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You Can See a New Dickinson Daguerreotype
Yes, yes, you can. All you have to do is visit The Amherst College Archives and Special Collections to view “a daguerreotype copy of the image shown during the August, 2012 Emily Dickinson International Society conference and proposed to be Emily Dickinson and her friend Kate Scott Turner.”
From the Archives website:
The original daguerreotype of the two women is thought to have been taken around 1859 during one of Kate’s visits to Amherst. Our daguerreotype, a sixth plate (2.75 x 3.25 inches), was commissioned for us by the owner of the original and photographed by Canadian daguerreotypist Mike Robinson (www.centurydarkroom.com) in 2009. The Emily Dickinson Museum owns a second copy made at the same time.
The evidence for identifying this image as Dickinson is very good so far; in fact, all of the current evidence is in its favor, including computer work with detailed scans of the original daguerreotypes (1847 and 1859) and an opthamological report facilitated by Polly Longsworth in March, 2010. Certainly the addition of a second sitter of whom there are multiple images in existence helps the case: if one can show that it’s Kate Turner, a known friend of Dickinson, then it increases the chance that the other sitter who looks like Dickinson is Dickinson. One sure point of contention is the clothing: people will note that the dress “Dickinson” wears seems to be out of date for a late 1850s photograph. However, that evidence may be of less significance when one considers the 23-year-old Dickinson’s comment to friend Abiah Root in 1854, “I’m so old fashioned, Darling, that all your friends would stare” (Johnson letter 166).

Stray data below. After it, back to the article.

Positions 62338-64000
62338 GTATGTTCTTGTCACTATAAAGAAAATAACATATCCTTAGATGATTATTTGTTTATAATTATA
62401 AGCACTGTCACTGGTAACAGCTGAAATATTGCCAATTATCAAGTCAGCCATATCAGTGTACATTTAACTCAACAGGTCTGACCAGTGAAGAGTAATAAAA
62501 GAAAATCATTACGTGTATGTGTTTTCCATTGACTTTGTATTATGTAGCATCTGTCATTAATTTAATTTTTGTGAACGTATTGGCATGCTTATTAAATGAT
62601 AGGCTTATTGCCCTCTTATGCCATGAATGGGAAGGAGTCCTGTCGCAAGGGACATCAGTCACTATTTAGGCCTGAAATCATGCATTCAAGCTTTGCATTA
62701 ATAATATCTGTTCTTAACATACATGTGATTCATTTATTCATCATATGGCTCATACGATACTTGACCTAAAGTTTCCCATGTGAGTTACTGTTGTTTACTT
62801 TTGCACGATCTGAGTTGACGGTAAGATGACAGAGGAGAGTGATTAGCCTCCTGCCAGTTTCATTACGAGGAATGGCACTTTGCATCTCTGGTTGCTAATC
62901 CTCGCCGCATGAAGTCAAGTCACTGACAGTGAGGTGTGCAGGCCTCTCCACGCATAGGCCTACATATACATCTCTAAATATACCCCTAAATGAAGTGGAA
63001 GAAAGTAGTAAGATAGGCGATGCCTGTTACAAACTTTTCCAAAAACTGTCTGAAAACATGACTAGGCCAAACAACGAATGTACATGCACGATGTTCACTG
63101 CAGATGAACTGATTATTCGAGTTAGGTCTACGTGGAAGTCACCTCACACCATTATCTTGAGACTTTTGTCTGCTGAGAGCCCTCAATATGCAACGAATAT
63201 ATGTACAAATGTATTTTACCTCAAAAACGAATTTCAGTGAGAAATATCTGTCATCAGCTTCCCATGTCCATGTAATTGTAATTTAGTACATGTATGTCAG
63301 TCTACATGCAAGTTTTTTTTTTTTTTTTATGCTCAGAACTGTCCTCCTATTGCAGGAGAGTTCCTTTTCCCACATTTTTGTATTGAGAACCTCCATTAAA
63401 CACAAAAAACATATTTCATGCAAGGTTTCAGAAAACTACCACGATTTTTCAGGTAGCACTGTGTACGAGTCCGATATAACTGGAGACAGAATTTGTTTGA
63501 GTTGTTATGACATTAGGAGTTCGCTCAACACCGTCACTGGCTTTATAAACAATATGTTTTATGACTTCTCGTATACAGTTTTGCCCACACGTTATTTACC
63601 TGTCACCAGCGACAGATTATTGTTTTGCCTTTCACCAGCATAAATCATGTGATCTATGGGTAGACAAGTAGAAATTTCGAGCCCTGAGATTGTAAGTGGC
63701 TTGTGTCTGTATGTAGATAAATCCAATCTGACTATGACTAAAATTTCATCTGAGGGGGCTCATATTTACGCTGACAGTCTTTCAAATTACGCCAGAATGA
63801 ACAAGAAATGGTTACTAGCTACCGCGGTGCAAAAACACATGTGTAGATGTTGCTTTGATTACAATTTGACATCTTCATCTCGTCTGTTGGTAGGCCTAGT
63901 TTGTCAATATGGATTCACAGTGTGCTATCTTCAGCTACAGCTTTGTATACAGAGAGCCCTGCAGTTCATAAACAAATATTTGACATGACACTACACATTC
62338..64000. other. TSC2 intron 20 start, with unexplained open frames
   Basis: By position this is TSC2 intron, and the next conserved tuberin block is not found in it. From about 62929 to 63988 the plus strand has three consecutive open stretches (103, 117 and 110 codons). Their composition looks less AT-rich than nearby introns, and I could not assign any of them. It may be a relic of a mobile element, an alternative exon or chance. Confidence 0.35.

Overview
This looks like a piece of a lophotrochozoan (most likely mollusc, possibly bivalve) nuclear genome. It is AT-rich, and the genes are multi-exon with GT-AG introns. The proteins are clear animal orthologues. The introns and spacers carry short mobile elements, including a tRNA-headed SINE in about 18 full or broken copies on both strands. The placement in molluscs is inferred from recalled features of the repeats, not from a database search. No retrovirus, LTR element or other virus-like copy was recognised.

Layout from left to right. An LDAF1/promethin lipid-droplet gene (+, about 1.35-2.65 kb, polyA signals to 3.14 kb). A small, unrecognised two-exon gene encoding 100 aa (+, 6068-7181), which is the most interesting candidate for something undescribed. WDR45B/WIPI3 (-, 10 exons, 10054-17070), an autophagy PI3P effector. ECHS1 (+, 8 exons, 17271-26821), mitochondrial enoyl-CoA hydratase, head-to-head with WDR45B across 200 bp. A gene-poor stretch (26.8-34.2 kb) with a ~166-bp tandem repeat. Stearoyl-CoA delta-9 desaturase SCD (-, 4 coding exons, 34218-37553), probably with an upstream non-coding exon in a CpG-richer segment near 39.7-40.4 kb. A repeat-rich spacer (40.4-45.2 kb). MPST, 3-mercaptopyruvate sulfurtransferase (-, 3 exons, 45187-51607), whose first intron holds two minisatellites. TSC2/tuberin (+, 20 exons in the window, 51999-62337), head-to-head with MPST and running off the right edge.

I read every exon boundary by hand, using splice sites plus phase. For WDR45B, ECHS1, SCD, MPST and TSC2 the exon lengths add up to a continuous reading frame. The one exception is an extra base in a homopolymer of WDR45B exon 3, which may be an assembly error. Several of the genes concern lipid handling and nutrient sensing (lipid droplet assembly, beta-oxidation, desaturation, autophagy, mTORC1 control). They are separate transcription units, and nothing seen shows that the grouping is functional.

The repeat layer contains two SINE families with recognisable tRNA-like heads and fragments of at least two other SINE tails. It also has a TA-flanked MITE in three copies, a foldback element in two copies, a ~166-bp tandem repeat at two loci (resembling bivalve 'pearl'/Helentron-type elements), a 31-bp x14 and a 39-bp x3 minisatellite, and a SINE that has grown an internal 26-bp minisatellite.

Perhaps you can even help:
We’re glad the image has been released to the public and hope that anyone with information about the photograph will come forward. We want to hear the evidence, whether it’s favorable or unfavorable to the proposed identification of the image as Emily Dickinson and Kate Scott Turner. Perhaps someone in the Springfield, Massachusetts area, where the daguerreotype was purchased, will remember something about the provenance of the piece and let us know.